On 2 April 2019, the BEIS Committee published a report following its inquiry into the future of audit setting out its recommendations for audit reform. We discussed the BEIS Committee's inquiry into the future of audit in our Q4 2018 edition at page 5.
Amongst other things, the BEIS has recommended the following:
- Audit product: The detection of fraud should be a priority within an audit and audits must demonstrate how potential fraud has been investigated.
- Audit product: Auditors should be required to present at the AGM in order to generate shareholder engagement.
- Capital maintenance: The U.K. dividend regime should be tightened, and the Government and the FRC should produce a clear, simple and prudent definition of what counts as realised profits as a matter of urgency.
- Capital maintenance: The Government should adopt a complementary solvency-based system in which directors must state that dividend payments will not make the company insolvent or create cashflow problems
- Fees: Greater reporting on audit fees should be required, potentially including the disclosure of audit hours, staff mix, and rate per hour/li>
- Independence: Audit rotations should be reduced to seven-year non-renewable terms that can only be terminated in exceptional circumstances.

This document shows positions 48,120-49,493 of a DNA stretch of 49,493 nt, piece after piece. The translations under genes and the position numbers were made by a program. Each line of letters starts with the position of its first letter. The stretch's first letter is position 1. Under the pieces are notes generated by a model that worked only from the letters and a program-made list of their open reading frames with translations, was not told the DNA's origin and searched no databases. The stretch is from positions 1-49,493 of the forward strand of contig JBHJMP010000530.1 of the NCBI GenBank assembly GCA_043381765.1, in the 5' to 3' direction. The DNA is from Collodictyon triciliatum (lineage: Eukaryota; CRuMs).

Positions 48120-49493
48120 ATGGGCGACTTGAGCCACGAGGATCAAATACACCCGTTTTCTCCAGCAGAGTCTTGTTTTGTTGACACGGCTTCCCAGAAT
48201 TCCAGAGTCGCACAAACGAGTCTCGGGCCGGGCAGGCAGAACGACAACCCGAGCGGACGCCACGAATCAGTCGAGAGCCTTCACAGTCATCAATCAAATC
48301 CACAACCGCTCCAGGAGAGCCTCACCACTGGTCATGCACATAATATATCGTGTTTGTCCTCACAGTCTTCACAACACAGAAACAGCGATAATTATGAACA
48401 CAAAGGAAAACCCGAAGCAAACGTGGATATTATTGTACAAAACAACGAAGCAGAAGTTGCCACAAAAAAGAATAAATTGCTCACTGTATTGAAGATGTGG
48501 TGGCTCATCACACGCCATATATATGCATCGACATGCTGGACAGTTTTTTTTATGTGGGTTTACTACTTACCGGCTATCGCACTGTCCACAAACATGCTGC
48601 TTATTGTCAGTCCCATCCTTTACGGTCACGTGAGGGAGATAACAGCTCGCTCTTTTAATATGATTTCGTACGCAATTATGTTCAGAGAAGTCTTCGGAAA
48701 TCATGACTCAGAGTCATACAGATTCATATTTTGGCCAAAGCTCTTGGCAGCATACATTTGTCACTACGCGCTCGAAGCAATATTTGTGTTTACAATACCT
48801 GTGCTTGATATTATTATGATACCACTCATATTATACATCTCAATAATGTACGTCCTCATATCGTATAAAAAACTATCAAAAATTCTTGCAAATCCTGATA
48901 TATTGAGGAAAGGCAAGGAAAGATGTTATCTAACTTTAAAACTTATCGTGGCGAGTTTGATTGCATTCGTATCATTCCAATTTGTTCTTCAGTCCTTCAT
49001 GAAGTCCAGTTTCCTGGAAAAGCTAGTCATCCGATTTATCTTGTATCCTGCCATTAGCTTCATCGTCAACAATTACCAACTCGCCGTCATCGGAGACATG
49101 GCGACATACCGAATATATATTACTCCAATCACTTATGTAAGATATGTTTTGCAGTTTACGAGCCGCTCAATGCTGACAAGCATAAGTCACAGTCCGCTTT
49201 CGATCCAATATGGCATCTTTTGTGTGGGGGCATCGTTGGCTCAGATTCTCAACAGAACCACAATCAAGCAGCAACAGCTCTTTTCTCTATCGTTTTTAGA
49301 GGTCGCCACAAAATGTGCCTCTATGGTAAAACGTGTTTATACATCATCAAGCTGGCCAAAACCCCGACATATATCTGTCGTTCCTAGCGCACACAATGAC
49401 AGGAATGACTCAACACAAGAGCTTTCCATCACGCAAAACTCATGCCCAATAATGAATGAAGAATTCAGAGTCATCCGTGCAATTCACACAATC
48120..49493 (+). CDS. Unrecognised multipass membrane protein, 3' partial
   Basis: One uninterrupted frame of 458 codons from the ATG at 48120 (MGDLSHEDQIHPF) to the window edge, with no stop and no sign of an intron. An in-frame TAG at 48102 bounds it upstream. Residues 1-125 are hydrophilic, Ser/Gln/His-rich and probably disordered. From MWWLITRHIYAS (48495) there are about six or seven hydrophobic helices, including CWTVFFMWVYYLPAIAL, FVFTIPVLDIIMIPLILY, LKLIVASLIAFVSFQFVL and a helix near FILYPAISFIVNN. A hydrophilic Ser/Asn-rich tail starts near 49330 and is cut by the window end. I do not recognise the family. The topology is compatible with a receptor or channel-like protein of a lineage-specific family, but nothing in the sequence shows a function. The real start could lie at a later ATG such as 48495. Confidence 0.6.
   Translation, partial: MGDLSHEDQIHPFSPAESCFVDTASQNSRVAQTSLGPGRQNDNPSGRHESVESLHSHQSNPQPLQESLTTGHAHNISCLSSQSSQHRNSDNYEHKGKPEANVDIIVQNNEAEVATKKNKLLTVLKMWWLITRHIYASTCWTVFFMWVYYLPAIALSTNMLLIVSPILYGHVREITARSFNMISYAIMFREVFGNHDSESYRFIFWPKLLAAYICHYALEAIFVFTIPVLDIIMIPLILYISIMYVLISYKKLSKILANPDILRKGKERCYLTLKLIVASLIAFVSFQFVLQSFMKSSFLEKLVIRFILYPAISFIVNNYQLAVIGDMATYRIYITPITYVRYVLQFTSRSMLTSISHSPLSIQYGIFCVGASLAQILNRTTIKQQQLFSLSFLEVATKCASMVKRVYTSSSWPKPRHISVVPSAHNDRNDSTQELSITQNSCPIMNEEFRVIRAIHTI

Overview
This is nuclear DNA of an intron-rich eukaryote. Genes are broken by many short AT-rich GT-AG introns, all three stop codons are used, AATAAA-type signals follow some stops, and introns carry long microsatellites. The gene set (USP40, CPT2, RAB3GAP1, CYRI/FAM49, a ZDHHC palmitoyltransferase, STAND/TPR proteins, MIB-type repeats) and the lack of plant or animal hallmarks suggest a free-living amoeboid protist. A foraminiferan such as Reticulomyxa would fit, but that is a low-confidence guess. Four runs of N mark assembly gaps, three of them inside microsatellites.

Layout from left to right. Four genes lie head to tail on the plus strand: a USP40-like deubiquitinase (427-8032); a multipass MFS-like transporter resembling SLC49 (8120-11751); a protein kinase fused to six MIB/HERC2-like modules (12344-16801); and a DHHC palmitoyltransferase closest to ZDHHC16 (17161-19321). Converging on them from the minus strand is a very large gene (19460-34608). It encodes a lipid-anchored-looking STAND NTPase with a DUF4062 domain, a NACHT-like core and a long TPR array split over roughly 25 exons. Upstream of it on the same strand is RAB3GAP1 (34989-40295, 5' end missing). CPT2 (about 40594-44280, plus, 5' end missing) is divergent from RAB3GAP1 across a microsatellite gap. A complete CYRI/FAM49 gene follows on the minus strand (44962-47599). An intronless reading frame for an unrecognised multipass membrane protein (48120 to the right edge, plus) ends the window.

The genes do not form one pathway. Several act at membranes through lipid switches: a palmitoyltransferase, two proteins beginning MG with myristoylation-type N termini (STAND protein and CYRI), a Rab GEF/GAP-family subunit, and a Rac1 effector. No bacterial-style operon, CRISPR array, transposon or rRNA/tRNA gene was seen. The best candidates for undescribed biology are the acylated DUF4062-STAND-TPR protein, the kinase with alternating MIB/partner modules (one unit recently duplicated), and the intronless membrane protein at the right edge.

- Regulation: Non-financial directors should have greater responsibility for financial reporting.
The report feeds into independent reviews of Sir Donald Brydon into U.K. audit standards (see our Q4 2018 G&SL newsletter, page 7), Sir John Kingman into the FRC (see our Q1 2019 G&SL newsletter, page 13) and the CMA's report into the U.K. audit industry (see our Q4 2018 G&SL newsletter, page 5).
The BEIS Committee report is available here.
On 18 April 2019, the Competition and Markets Authority (CMA) published its final report with recommendations to address competition problems in the U.K. audit industry.
CMA recommends the separation of audit from consulting services, a mandatory "joint audit" to enable firms outside the Big 4 to develop the capacity needed to review the U.K.'s biggest companies, and the introduction of statutory regulatory powers to increase accountability of companies' audit committees.
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